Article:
There is no clear leader in a potential rematch between Biden and former President Donald Trump, who is widely ahead in the GOP primary. And nearly half of registered voters (46%) say that any Republican presidential nominee would be a better choice than Biden in 2024.
Meanwhile, hypothetical matchups also suggest there would be no clear leader should Biden face one of the other major GOP contenders, with one notable exception: Biden runs behind former South Carolina Gov. Nikki Haley.
Since Biden announced his reelection bid earlier this year – where he framed the 2024 contest as a fight against Republican extremism – his approval ratings have remained mired below the mid-40s, similar to Trump’s standing in 2019, and several points below Ronald Reagan, Barack Obama and Bill Clinton at this point ahead of their reelection campaigns.
Still, Biden’s prospective opponents face challenges of their own: 44% of voters feel any Democratic candidate would be a better choice than Trump. Among the full public, both Biden’s and Trump’s favorability ratings stand at just 35%.
Record low share of Americans say Biden inspires confidence
Views of Biden’s performance in office and on where the country stands are deeply negative in the new poll. His job approval rating stands at just 39%, and 58% say that his policies have made economic conditions in the US worse, up 8 points since last fall. Seventy percent say things in the country are going badly, a persistent negativity that has held for much of Biden’s time in office, and 51% say government should be doing more to solve the nation’s problems.
Perceptions of Biden personally are also broadly negative, with 58% saying they have an unfavorable impression of him. Fewer than half of Americans, 45%, say that Biden cares about people like them, with only 33% describing him as someone they’re proud to have as president. A smaller share of the public than ever now says that Biden inspires confidence (28%, down 7 percentage points from March) or that he has the stamina and sharpness to serve effectively as president (26%, down 6 points from March), with those declines driven largely by Democrats and independents.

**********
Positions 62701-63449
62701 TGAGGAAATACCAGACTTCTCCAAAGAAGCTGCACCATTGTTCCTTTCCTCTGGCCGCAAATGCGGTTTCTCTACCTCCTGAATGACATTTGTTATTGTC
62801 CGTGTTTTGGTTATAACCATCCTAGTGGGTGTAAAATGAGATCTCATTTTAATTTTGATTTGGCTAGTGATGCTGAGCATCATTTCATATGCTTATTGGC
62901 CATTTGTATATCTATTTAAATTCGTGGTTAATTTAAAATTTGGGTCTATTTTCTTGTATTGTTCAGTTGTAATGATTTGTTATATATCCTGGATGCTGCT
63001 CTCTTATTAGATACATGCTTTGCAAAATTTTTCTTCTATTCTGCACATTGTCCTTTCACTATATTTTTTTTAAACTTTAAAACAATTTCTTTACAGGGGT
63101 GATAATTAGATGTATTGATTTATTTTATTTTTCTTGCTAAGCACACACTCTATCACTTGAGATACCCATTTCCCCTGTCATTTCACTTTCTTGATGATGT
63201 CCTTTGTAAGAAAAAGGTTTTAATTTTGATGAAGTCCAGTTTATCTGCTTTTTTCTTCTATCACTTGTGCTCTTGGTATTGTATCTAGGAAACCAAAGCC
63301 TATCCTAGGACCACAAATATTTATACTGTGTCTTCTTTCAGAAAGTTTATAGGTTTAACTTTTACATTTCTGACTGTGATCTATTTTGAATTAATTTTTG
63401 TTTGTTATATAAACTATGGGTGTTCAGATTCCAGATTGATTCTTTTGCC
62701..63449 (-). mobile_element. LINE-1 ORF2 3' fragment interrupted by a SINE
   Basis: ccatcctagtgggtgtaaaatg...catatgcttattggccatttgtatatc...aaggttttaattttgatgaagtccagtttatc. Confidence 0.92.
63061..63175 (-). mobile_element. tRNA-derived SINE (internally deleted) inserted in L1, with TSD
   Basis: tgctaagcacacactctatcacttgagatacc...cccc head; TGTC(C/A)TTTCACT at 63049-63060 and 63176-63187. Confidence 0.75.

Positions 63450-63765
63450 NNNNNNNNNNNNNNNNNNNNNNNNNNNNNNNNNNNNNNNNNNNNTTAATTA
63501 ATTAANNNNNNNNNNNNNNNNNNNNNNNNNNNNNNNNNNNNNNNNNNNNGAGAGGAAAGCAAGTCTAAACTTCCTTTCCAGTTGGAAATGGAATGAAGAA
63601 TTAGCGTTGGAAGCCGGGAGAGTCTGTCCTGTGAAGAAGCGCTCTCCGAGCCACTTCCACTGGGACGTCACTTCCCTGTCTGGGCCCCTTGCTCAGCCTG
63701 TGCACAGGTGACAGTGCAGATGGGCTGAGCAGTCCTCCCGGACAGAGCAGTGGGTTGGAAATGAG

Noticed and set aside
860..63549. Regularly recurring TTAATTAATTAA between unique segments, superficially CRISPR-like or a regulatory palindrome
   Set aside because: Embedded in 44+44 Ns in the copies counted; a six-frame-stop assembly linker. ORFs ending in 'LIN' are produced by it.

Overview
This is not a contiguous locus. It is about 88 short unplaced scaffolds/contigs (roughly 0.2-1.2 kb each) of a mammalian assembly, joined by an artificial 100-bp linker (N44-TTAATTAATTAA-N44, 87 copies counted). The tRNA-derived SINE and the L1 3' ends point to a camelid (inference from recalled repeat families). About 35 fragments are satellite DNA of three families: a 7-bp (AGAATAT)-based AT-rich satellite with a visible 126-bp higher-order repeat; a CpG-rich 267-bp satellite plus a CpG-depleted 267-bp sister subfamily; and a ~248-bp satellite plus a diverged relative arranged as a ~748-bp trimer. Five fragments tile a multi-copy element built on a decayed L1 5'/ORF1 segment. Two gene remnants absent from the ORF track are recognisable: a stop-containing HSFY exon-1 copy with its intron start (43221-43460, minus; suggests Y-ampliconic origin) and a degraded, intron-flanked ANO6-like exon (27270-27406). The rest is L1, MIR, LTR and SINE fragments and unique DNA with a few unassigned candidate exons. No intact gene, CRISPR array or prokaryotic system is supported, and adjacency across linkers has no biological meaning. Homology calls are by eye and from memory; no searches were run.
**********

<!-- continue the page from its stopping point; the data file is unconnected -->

Roughly three-quarters of Americans say they’re seriously concerned that Biden’s age might negatively affect his current level of physical and mental competence (73%), and his ability to serve out another full term if reelected (76%), with a smaller 68% majority seriously concerned about his ability to understand the next generation’s concerns (that stands at 72% among those younger than 65, but just 57% of those 65 or older feel the same).
Most Democratic voters wish they had an alternative to Biden
A broad 67% majority of Democratic and Democratic-leaning voters now say it’s very or extremely likely that Biden will again be the party’s presidential nominee, up from 55% who felt that way in May. But 67% also say the party should nominate someone other than Biden – up from 54% in March, though still below the high of 75% who said they were seeking an alternative last summer.
That remains largely a show of discontent with Biden rather than support for any particular rival, with an 82% majority of those who’d prefer to see someone different saying that they don’t have any specific alternative in mind. Just 1%, respectively, name either of his two most prominent declared challengers, Robert F. Kennedy, Jr. or Marianne Williamson.
Much of the hesitation revolves around Biden’s vitality rather than his handling of the job. While strong majorities of Democratic and Democratic-leaning voters continue to say that Biden cares about people like them (81%) and to approve of his overall job performance (75%), declining shares see him as inspiring confidence (51%, down 19 percentage points since March) or having the stamina and sharpness to serve effectively as president (49%, down 14 points from March).
Asked to name their biggest concern about a Biden candidacy in 2024, 49% directly mention his age, with his mental acuity (7%) and health (7%) also top concerns, along with his ability to handle the job (7%) and his popularity and electability (6%). Just 5% say that they have no concerns.
“I think he’s a trustworthy, honest person. But he’s so old and not totally with it,” wrote one 28-year-old Democratic voter who was surveyed. “Still love him though. But I also wish he was more progressive. It’s complicated.”